Force Attack Festival
It’s time we woke up to the Subhumans.
For three decades (with a gap in the nineties when they split) since they formed in Wiltshire they have been touring and making great inventive punk records and somehow, seem to have slipped under the media radar.
Maybe that’s because they don’t play the media game. They never bother with PR’s and are defiantly not part of the music business. They would never get nominated for a Mercury Award or patted on the back with radio play on an ”Ëalternative radio’ station and yet here they are packing out venues worldwide and creating their own highly intelligent take on punk rock.
A questioning intelligence that was so much part of the initial deal with punk rock before it somehow got sidetracked.
The Subhumans emerged in 1980 and were released on Flux Of Pink Indian’s Spiderleg records but their inbuilt sense of independence saw them set up their own Bluurg label where they remain to this day releasing spiky mind boggling reinventions of the punk template and defying all laws of gravity with their last album, Infernal Riot, which is, in terms of intelligence, songs and stretching out their sound, their best yet.
In the mud of Force Attack Festival they are like a machine. They arrive five minutes before they play, walk on stage plug and hit first gear. There is none of the musician tantrums here, no demands for hot towels or dressing rooms or rider, the Subhumans are here to deliver and that’s what they do.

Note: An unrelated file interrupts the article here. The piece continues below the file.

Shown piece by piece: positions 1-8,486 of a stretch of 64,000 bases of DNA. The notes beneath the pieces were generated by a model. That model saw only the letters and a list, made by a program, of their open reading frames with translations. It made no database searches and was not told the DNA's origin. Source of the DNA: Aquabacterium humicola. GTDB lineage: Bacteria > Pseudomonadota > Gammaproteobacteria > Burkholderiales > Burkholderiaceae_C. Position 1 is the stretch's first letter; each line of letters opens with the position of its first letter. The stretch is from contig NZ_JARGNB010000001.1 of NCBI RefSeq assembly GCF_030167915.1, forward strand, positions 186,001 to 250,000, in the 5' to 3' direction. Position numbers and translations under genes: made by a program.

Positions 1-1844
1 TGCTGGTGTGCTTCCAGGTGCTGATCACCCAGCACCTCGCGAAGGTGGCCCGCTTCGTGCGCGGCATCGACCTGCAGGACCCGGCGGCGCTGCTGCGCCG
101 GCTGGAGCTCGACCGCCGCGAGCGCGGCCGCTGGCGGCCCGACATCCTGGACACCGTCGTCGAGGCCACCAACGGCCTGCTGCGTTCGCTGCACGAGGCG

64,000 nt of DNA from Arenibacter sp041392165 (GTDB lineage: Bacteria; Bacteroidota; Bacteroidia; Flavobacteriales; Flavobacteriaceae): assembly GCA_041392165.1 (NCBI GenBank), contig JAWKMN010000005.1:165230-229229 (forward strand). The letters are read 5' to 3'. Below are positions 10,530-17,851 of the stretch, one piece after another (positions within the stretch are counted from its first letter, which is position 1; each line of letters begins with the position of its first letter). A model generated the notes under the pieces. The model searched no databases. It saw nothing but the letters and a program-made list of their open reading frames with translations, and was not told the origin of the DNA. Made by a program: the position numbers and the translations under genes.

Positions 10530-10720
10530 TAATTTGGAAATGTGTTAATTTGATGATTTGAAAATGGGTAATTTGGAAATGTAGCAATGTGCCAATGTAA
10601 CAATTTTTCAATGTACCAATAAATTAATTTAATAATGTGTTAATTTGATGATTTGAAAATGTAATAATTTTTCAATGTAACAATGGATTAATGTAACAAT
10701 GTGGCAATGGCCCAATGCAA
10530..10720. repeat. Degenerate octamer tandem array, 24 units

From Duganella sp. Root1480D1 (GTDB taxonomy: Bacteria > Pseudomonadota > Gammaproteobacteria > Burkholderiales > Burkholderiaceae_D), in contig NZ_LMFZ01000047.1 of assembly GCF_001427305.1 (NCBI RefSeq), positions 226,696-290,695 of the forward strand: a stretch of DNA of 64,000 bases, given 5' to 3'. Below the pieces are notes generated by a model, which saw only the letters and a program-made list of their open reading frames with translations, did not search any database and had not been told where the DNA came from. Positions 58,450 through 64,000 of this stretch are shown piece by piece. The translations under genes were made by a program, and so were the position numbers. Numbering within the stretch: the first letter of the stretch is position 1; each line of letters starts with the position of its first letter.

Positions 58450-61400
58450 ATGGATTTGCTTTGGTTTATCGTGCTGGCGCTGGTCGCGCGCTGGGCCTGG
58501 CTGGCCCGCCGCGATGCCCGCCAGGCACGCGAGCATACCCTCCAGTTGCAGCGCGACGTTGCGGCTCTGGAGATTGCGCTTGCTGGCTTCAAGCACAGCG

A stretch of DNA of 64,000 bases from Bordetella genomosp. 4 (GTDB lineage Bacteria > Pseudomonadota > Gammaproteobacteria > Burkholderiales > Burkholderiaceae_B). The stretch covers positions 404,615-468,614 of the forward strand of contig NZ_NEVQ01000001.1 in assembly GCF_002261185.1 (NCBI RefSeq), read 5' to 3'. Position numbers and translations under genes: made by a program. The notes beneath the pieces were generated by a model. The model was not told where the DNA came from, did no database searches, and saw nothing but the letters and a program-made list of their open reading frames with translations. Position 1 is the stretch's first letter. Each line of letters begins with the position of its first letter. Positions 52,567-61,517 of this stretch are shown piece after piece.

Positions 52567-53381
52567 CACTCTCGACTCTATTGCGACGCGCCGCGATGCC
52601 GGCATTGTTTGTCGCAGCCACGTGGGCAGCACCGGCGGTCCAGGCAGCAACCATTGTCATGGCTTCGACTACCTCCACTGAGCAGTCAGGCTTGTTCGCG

Frontman Dick Lucas is totally engaging. He looks like he had just been dragged out of bed- his hair dishevelled and his clothes even more battered but his personae is sharp and focussed. There is a fierce intelligence here in his lyrics, his delivery and his between song banter where his passion for the old school punk political hits home even if it sails over most of the drunken audiences heads.
The Subhumans are about punk politics. That old fashioned stuff that used to pepper punk gigs. They are anti-war and anti all the bad-isms and they come from a time when music dreamt of possibilities. They do this with a humour and a twisted take on reality that prevents it becoming hectoring or boring. This is thought provoking and passionate.
They ran parallel to Crass and were part of the anarcho scene without ever signing up for it. Their music then and now was powerfully intelligent- almost like a UK version of the Dead Kennedy’s- the same sort of twisted and effortlessly brilliant musicianship like on the band’s old classic ”ËMicky Mouse Is Dead’ but always working within the framework of a punk rock song.
They play fast and there is a wild, feral energy to what they do. There are choruses and tuneful bits to sing a long to and these mind boggling brilliant bass lines from Phil to let yourself go to. They have this punk rock thing so honed down, so perfect – the fluidity of the rhythm section, with Trotsky’s stop start drums that never settle for a boring 4/4 when something more exciting will do are so effective. Bruce’s rasping punk rock guitar completes the perfect backdrop for Dick’s passionate delivery – he works himself up into a sweatshod frenzy as the band hit the stage in top gear and never leave that level of intensity.
If you still need any proof of the intelligence and anti establishment smarts in punk rock then the Subhumans are still out there, still meaning something and still making sense in a senseless world.